Letter to chancellor says measures will "destabilise the industry"
The ABI has launched a blistering attack on the new Solvency II regulations.
It has warned Chancellor Alistair Darling that the European insurance industry will be “destabilised”, EU insurers will lose out to competitors, and foreign insurers will avoid the EU.
It marks a step change in the industry’s response to the regulations. The ABI remains broadly supportive of the intention of the legislation, and the framework of the directive, but is thought to find the approach to implementation too cautious.
The ways of imposing the new rules have been drawn up by CEIOPS (the Committee of European Insurance and Occupational Pensions Supervisors) and are now out to consultation.
Industry sources suggested that the banking crisis had prompted CEIOPS to interpret the new framework too stringently – for example, by setting capital requirements too high.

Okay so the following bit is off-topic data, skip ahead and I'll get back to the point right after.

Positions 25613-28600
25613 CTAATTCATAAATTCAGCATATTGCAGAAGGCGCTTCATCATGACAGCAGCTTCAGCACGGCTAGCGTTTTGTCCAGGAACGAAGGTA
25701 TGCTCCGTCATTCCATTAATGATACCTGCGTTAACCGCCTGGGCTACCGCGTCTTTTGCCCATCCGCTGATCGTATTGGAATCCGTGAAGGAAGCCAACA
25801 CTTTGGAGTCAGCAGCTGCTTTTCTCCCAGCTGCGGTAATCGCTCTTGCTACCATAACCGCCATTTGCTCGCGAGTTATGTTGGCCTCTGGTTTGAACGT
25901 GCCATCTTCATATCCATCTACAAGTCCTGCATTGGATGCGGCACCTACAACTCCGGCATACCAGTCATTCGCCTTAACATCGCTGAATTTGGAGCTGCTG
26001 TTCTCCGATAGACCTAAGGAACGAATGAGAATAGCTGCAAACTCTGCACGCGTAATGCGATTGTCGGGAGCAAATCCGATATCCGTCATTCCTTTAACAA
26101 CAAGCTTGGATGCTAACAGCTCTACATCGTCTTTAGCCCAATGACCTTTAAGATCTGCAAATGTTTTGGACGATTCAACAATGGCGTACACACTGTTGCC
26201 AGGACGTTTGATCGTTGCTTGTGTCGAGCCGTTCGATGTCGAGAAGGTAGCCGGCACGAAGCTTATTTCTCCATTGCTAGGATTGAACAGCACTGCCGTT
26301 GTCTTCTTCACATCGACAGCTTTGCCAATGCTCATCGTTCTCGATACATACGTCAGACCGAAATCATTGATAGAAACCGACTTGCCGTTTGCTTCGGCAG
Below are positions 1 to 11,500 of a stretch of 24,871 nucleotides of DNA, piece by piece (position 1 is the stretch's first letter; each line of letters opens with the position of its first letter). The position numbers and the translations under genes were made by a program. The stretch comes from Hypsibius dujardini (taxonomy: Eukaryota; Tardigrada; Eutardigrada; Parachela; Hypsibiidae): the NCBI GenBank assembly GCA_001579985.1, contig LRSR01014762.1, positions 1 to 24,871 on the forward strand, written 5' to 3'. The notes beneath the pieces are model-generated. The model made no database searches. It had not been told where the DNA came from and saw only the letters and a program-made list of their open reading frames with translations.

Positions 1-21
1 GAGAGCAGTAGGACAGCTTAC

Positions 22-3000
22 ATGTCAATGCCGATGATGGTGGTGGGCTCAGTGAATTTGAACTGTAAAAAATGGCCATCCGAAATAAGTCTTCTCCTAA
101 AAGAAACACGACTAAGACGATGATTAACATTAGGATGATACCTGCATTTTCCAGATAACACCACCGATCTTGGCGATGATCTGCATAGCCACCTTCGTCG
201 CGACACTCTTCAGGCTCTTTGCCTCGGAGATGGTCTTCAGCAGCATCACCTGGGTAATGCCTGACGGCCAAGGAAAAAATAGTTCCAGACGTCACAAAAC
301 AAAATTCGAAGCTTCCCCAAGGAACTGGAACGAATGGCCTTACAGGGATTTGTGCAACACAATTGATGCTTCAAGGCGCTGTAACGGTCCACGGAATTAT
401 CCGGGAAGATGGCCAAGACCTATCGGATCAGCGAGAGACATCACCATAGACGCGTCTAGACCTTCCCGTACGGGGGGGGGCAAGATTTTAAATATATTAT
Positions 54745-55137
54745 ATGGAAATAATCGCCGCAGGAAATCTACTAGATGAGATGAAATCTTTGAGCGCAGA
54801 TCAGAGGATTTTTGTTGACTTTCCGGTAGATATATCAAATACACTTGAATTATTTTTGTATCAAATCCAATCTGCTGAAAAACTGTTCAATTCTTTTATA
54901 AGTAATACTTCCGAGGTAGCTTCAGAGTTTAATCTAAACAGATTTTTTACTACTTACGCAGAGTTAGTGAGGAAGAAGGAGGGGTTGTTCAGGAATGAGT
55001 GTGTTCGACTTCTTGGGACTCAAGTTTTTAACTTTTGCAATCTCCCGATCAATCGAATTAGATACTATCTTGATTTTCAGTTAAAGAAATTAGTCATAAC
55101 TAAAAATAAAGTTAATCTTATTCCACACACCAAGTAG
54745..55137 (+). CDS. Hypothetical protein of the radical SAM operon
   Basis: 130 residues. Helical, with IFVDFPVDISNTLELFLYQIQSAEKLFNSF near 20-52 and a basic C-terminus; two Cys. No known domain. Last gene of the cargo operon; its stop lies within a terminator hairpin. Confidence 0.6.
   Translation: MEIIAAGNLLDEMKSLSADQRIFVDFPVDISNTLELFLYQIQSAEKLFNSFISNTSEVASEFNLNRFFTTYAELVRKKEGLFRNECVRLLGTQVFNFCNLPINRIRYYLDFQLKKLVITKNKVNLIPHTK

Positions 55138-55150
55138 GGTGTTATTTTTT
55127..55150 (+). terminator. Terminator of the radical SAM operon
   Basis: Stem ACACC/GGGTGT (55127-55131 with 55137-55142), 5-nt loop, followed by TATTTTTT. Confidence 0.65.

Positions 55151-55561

In a letter to the Chancellor, written ahead of a meeting of European regulators later this month to discuss the implementation of the regulations, ABI director general Stephen Haddrill wrote: “The regulators have made proposals that are extreme, even though the industry has weathered the worst financial crisis in 80 years.
“Its reserving policies have been tested in reality, not in theory, and found to be secure. Major additions to reserves on top of current requirements are therefore unnecessary. But, worse, they will destabilise the industry, not add to its security.
“The competitiveness of the European industry will also suffer. Foreign insurers will avoid doing business in the EU; EU-based insurance groups will be disadvantaged. For example, they will have to apply EU reserving and capital rules to US business, making it impossible to win in that market.”
He concluded: “The commission needs to send a clear signal ahead of the regulators’ meeting … that it expects to receive proposals that are proportionate and backed by proper evidence and cost-benefit analysis, none of which is currently true. We hope the British government as well as the FSA will press for this.”
The Solvency II regulations are due to come into force in 2012.